Unprotected sex is never safe as each woman is different with her cycle. She can try ovulation kits to track her ovulation date, but remember, there is always a risk if you have sex 3-5 days before her ovulation date or if the test happens to somehow be wrong. Be ready for a potential unplanned pregnancy if you decide to go this route.
Completely untrue. Some women are late ovulators and others are early ovulators. Even if she was a day ten ovulator, she could get pregnant if you had unprotected sex on day five (as in five days from the start of her period), six, seven, eight, nine, or ten. But that's assuming she ovulates on day ten. The average is actually day 7 at present, but again, that is an average, which means that a large amount of different numbers were added, divided, and came out to 7--not that every woman ovulates on day 7. There is no safe time to have unprotected sex because every woman is different.
Is this as per ovulation tests or guesstimating? If she ovulates somewhere between days 14 and 16 of her cycle, avoid unprotected sex from day 9 onward. But again, don't be surprised if you ever end up with an unexpected pregnancy. This method is far from foolproof.
Assuming you are 100% correct 100% of the time, yes, but again, this is not an exact science as the human body can and will fluctuate from month to month. She can still end up pregnant if her body does this.
If you want to have unprotected sex without so much risk of an unplanned pregnancy, I would recommend utilizing the birth control pill daily at the same time with a cell phone alarm for reminder. It is 99% effective when used correctly, which is quite a higher percentage than this method you are relying on. If you both don't mind the risk of an unplanned pregnancy, by all means carry on.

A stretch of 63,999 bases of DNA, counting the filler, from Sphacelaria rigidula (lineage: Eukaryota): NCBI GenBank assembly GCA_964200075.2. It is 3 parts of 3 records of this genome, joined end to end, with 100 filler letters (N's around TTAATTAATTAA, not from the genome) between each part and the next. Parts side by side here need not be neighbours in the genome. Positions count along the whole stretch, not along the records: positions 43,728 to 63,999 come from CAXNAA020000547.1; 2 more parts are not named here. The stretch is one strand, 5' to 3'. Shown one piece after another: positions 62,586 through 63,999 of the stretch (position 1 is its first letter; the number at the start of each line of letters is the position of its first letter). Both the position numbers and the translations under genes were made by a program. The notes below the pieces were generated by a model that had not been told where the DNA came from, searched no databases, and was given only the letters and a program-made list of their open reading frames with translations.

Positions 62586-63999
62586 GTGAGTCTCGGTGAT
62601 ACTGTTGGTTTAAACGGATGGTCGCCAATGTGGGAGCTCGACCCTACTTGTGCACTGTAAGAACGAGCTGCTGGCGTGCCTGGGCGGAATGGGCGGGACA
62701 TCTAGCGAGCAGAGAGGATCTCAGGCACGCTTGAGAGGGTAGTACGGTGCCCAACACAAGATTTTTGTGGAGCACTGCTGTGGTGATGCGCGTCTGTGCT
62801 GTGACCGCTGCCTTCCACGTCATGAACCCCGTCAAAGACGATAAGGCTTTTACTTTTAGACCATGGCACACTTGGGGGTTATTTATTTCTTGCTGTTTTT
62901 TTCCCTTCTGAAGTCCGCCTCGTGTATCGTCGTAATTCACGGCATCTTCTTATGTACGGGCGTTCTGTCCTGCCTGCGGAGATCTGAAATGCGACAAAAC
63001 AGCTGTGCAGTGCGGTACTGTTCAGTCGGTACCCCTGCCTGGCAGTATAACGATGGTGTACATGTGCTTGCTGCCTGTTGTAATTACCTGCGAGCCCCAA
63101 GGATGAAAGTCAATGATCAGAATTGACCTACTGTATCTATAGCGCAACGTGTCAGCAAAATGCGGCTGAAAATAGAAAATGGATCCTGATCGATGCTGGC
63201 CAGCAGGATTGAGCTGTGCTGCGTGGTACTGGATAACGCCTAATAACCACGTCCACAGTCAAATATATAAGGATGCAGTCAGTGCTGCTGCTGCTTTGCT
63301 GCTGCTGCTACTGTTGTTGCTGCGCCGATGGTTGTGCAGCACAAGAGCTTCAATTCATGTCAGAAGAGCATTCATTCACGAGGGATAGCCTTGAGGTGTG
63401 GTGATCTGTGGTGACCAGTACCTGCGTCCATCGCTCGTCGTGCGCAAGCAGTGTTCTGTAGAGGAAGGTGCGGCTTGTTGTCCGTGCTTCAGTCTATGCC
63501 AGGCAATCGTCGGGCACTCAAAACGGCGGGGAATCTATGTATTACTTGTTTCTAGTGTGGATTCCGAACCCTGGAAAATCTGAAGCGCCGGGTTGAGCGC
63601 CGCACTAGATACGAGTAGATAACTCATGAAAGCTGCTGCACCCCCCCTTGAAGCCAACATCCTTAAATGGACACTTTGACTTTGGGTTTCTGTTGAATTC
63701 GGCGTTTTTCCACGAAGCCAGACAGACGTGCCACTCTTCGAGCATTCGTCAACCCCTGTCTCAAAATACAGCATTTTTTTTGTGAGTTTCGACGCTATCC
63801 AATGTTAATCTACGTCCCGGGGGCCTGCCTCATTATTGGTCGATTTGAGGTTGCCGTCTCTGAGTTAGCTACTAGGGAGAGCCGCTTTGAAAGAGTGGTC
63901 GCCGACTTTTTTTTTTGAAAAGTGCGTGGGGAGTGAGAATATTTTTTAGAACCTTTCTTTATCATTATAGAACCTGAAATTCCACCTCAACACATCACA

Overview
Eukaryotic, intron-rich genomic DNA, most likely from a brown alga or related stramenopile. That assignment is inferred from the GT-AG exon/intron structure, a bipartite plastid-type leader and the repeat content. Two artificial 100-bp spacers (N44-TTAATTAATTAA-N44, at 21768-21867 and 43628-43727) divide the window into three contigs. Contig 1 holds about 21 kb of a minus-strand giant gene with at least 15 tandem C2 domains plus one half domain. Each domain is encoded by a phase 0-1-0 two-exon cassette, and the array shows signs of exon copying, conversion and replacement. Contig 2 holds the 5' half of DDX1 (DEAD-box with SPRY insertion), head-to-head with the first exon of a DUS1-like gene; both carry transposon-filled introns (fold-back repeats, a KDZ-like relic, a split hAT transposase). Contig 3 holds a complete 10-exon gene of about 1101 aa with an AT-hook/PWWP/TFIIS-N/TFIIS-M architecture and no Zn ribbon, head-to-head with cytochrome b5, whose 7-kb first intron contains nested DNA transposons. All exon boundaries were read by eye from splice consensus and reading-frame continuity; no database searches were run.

You are correct in that a woman can only get pregnant when she ovulates, but always remember that sperm can live inside her body 3-5 days, which is why it's so risky. Be sure to note that day one of her cycle is the day her period starts.
Unfortunately, no other method is guaranteed anywhere near as highly as a properly used condom or properly used birth control. Even if you were to use this plus, say, the withdrawal method, there would still be a chance as pre-ejaculate can contain sperm.
Copyright 1994-2018MedHelp.All rights reserved. MedHelp is a division of Vitals Consumer Services, LLC.
The Content on this Site is presented in a summary fashion, and is intended to be used for educational and entertainment purposes only. It is not intended to be and should not be interpreted as medical advice or a diagnosis of any health or fitness problem, condition or disease; or a recommendation for a specific test, doctor, care provider, procedure, treatment plan, product, or course of action. MedHelp is not a medical or healthcare provider and your use of this Site does not create a doctor / patient relationship. We disclaim all responsibility for the professional qualifications and licensing of, and services provided by, any physician or other health providers posting on or otherwise referred to on this Site and/or any Third Party Site. Never disregard the medical advice of your physician or health professional, or delay in seeking such advice, because of something you read on this Site. We offer this Site AS IS and without any warranties. By using this Site you agree to the following Terms and Conditions. If you think you may have a medical emergency, call your physician or 911 immediately.